The new pro-Western government in Kyiv and NATO accuse Moscow of sending weapons and troops into Ukraine to help the rebels, who have seized large parts of the Donetsk and Luhansk regions and defied the West by electing leaders in the areas they control.
WATCH: Putin Says Kyiv To Blame For Ukraine Crisis
The ruble has lost nearly half its value this year, driven down by low oil prices and the effects of U.S. and EU sanctions, which have decreased the attractiveness of doing business in Russia and restricted its companies' access to credit on international financial markets.
The United States has held out the prospect of swift sanctions relief if Russia changes its tack on Ukraine, with Secretary of State John Kerry saying on December 16 that the sanctions could be lifted within "weeks or days, depending on the choices that President Putin takes."
Putin said the sanctions violated international law and World Trade Organization rules.
He said Russia is "always ready to take part" in a new round of the talks that produced a September 5 agreement on a cease-fire and steps toward peace, but gave no indication that Russia would substantively change its policy on the conflict.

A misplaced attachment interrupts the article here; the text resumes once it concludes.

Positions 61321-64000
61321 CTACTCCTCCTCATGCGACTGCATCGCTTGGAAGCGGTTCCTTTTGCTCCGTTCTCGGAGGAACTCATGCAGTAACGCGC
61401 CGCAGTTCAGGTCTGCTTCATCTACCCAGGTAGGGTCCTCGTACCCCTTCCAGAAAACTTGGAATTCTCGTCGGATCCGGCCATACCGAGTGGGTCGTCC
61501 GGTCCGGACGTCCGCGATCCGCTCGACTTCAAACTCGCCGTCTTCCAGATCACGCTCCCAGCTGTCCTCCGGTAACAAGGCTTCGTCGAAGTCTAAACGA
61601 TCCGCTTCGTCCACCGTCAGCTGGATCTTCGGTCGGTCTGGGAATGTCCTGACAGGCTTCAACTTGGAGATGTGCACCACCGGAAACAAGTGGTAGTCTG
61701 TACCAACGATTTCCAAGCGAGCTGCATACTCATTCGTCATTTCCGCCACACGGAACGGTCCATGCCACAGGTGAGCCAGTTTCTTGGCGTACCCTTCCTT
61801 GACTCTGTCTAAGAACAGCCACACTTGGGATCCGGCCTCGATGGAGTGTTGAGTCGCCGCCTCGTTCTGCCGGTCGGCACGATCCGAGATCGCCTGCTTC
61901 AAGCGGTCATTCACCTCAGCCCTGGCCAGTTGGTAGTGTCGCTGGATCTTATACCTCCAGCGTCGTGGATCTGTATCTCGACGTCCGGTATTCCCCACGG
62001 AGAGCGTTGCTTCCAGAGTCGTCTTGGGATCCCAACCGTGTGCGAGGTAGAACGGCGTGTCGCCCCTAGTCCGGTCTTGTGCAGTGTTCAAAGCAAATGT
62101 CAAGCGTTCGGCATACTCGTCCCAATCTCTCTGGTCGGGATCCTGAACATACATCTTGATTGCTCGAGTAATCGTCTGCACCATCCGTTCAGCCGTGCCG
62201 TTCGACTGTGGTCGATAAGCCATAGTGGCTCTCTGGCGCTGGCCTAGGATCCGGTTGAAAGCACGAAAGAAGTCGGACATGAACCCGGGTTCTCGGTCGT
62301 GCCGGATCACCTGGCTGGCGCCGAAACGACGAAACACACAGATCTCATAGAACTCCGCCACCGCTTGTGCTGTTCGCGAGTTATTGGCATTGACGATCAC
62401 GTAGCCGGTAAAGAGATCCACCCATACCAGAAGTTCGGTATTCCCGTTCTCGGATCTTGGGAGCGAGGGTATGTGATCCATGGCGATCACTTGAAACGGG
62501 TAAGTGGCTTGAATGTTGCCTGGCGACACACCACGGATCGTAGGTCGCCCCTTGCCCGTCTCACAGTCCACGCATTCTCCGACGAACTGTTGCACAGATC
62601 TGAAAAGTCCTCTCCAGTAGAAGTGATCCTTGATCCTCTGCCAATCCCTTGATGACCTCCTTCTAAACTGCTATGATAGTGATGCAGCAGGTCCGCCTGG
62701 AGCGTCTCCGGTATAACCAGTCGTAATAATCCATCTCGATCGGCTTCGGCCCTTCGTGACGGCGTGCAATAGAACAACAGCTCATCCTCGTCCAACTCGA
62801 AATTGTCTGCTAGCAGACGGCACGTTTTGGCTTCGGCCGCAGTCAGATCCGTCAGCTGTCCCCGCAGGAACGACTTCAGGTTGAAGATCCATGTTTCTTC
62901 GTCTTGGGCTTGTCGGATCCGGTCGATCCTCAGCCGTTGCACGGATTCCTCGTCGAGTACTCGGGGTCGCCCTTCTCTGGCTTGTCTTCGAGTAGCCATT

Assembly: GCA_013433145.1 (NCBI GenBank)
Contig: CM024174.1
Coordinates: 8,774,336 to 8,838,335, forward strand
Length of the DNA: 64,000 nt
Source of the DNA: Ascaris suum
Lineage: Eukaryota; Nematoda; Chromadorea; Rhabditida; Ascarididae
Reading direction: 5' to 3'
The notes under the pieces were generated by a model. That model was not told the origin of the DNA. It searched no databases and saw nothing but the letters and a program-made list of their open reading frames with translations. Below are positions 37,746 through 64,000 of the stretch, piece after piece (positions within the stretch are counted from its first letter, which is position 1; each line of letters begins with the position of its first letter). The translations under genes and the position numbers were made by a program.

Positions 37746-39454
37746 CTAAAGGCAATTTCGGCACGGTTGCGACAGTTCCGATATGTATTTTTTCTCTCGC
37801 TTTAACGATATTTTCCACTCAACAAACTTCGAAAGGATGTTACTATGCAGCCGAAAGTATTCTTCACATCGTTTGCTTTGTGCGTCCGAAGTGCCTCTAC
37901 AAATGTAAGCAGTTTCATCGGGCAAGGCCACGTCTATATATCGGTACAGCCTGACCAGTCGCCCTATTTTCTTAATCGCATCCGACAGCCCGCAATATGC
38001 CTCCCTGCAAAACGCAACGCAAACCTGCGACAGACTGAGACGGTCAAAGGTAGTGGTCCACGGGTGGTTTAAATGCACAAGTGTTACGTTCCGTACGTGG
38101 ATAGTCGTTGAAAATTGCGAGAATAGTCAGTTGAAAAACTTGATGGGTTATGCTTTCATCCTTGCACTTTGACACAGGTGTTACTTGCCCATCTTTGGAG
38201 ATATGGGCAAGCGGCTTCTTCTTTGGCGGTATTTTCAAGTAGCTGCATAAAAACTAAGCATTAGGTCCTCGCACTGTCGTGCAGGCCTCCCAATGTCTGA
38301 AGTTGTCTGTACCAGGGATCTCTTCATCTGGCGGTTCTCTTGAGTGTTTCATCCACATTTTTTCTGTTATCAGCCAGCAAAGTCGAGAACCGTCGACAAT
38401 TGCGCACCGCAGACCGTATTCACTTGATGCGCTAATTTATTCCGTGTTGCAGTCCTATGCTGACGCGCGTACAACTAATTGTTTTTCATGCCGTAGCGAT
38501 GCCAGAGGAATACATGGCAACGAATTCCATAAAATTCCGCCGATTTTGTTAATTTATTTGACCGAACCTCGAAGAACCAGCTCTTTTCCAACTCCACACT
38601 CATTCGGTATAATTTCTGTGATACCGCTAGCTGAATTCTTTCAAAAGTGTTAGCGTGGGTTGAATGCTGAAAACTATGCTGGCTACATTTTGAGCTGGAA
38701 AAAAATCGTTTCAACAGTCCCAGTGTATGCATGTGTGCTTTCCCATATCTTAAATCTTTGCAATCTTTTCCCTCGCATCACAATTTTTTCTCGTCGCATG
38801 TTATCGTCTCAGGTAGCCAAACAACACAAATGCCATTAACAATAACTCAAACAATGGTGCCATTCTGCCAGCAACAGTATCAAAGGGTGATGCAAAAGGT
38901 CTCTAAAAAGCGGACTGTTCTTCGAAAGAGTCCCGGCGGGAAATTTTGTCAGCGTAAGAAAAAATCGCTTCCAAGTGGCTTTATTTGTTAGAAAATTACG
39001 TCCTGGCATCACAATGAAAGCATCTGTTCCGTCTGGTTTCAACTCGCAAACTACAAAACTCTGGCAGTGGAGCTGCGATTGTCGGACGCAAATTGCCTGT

Without using clear language, he repeated Russia's denials that it has sent troops into Ukraine, suggesting any Russian citizens fighting there were volunteers following "the call of their hearts."
He also said that Moscow's recent "turn to the East" has nothing to do with what he called "external economic factors."
Answering a question regarding Russian efforts to seek more economic cooperation with China and Turkey following Western sanctions, Putin said economic projects with China and Turkey had been planned long ago and are not linked to sanctions.
Putin added that Moscow's cooperation with Ankara would lead to a new European gas hub at the Turkish-Greek border, but that the implementation of the project is up to European counterparts.
Before taking questions, Putin painted a positive picture by saying the economy has grown this year and that the revenues would surpass spending despite the ruble's fall and slowing growth.
He acknowledged Russia faces tough times but said it would take steps to diversify its energy-reliant economy during that two-year period.
Defending Ruble Response